was stimulated and Christians were built up in faith 
and knowledge. 

This was the first Christian Endeavor Society or- 
ganized in the State of Maryland, and still with 
vigor occupies a prominent place in the activities of 
the Church. 

The Pastors' Aid Society is another organization 
which began its existence in 1886. The first meet- 
ing was called and the society organized April 2nd, 
1886. The object of this society was to aid the 
pastor in his work in those ways in which woman is 
the most efficient helper. To combine and unify in 
one organization the various woman's agencies of 
work, missionary, charitable, etc., etc., so that there 
may be economy and harmony of working. Some 
forty ladies co-operated. A large "Visiting Com- 
mittee" made social calls in the congregation, look- 
ing up and reporting to the pastor such matters as 
required his pastoral care. 

The "Dorcas Committee" maintained a flourish- 
ing sewing school on Saturday afternoons, the schol- 
ars numbering one hundred and twenty. The "Com- 
mittee on the Care of the Church Property" keeps a 


watchful eye on the church property and co-operates 
with the Board of Trustees in any way necessary. 

When the EvangeHcal AlHance conducted its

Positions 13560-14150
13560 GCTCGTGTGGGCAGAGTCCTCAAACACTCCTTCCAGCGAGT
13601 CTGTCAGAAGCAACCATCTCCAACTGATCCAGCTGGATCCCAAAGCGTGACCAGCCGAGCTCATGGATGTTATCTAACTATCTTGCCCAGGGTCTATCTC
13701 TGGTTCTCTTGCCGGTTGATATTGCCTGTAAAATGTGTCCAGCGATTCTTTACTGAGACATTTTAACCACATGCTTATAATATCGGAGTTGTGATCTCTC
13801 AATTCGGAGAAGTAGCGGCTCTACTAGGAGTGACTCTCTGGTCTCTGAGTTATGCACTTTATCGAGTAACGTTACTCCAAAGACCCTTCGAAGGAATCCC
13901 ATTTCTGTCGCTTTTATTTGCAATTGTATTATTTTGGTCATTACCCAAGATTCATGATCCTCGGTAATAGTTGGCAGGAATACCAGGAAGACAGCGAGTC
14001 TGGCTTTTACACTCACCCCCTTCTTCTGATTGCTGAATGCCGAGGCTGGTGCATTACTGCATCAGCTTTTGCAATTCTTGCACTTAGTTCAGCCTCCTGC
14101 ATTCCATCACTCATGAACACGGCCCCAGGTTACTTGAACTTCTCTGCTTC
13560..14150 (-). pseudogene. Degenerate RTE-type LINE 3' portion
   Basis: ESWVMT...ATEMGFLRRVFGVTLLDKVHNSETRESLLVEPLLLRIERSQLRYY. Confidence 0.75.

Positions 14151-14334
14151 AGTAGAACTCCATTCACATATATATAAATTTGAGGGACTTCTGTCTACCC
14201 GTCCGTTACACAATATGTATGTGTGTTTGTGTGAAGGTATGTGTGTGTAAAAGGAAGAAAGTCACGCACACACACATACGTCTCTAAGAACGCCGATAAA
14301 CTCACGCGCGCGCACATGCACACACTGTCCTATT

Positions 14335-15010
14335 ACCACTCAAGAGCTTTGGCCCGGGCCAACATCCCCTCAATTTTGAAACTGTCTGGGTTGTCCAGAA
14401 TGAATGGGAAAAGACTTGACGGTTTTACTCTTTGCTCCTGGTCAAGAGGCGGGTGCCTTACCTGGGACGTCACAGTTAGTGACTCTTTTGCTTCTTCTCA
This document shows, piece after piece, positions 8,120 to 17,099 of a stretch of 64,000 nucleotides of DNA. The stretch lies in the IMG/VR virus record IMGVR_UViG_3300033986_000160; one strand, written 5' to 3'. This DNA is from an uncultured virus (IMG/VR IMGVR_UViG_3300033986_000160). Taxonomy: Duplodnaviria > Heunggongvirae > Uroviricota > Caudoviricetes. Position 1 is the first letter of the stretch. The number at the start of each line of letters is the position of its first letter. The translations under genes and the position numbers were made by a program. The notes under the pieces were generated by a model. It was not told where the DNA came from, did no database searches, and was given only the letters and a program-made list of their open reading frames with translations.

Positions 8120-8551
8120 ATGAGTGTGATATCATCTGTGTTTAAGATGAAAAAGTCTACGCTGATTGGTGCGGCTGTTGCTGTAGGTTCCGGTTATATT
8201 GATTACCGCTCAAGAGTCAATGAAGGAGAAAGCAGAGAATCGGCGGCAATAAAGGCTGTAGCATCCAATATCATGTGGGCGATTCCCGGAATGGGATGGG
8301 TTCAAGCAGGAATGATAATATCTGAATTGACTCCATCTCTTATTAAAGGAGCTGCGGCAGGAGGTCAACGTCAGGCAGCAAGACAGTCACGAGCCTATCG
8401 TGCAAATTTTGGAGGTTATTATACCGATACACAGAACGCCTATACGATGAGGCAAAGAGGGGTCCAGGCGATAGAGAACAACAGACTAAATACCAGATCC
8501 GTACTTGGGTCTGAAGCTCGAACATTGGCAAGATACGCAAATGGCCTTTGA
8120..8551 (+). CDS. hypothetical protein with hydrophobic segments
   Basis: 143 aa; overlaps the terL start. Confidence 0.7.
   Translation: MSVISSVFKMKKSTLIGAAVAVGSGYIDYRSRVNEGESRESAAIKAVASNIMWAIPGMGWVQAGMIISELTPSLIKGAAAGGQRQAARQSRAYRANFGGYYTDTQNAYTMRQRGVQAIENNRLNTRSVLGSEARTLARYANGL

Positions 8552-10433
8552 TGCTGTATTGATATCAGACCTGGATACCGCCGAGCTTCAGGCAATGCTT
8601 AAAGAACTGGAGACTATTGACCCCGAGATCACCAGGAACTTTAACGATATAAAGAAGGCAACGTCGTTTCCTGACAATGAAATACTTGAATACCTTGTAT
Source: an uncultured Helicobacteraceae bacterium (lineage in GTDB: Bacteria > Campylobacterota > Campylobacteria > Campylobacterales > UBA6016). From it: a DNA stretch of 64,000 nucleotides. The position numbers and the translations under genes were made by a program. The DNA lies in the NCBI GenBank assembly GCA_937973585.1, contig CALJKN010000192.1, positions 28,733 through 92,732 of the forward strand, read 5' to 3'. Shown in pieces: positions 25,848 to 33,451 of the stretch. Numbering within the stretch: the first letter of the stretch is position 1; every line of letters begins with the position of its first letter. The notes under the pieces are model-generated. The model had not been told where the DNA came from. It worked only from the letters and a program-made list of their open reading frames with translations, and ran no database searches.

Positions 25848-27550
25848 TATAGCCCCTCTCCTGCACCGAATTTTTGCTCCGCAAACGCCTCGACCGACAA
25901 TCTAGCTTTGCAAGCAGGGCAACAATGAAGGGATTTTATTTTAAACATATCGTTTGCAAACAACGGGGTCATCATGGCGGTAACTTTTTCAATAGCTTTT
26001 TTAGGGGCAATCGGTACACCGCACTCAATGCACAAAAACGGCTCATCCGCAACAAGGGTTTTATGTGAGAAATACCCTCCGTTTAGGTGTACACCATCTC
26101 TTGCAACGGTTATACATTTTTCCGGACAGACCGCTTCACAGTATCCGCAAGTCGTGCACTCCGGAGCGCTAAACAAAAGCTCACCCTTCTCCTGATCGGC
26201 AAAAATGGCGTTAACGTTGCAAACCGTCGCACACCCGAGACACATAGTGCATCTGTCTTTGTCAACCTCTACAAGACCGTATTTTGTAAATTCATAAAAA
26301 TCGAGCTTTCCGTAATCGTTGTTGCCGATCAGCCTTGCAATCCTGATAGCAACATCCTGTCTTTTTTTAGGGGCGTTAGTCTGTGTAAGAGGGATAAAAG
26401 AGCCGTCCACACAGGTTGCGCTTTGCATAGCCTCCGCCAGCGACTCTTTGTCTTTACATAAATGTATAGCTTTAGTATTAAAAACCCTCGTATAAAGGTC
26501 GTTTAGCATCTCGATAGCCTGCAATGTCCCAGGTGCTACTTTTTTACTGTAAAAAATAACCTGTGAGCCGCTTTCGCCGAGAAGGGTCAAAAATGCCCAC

"house-to-house" visitation, this society united with 
the High Street M. E. Church in canvassing the dis- 
trict bounded by Baltimore street on the North, Cen- 
tral avenue on the East, Jones Falls on the West and 
the harbor on the South. Great good is said to have 
resulted, numbers of children being brought into the 
Sabbath School, increased attendance upon the 
church services, while some persons were found who 
thought the church had forgotten them. 

In this year the "Willing Hearts," a missionary 
circle, was organized among some young ladies of 
the congregation by Mrs. Proudfit. They collected a 
missionary library and monthly meetings were held 
for prayer and conference. They met in the homes 
of the members to engage in sewing, the proceeds of 
which were donated to Home and Foreign Mis- 
sions. "This circle is doing a great work in many 

In the fall of 1886 some children (under 12) catch- 
ing this spirit of organization, of their own accord 
formed a mission band and honored their pastor by 
calling themselves the "Alexander Proudfit Mission 
Band." The Band had fourteen members, met 
monthly for the study of missionary literature and 
work and prayer. 


"One of the most encouraging developments of the 
last three years." 

Of the finances of the church much might be said 
of an encouraging nature. When the new Sabbath 
School was built and the repairs upon the church 
completed the congregation found itself, in the 
spring of 1885, $7,000 in debt, $6,000 of which was 
a mortgage upon the church property. The Trus- 
tees in 1886 took active measures to extinguish this 
indebtedness; and, as invariably they had done be- 
fore, the members responded. 

The following plan was devised and proceeded 
upon : The people were invited to give a specified 
number of cents per day, payable in monthly instal- 
ments ; subscriptions were received from one cent to 
one hundred cents per day, so that in February, 
1888, together with the amount realized from two 
legacies, the entire sum needed was obtained.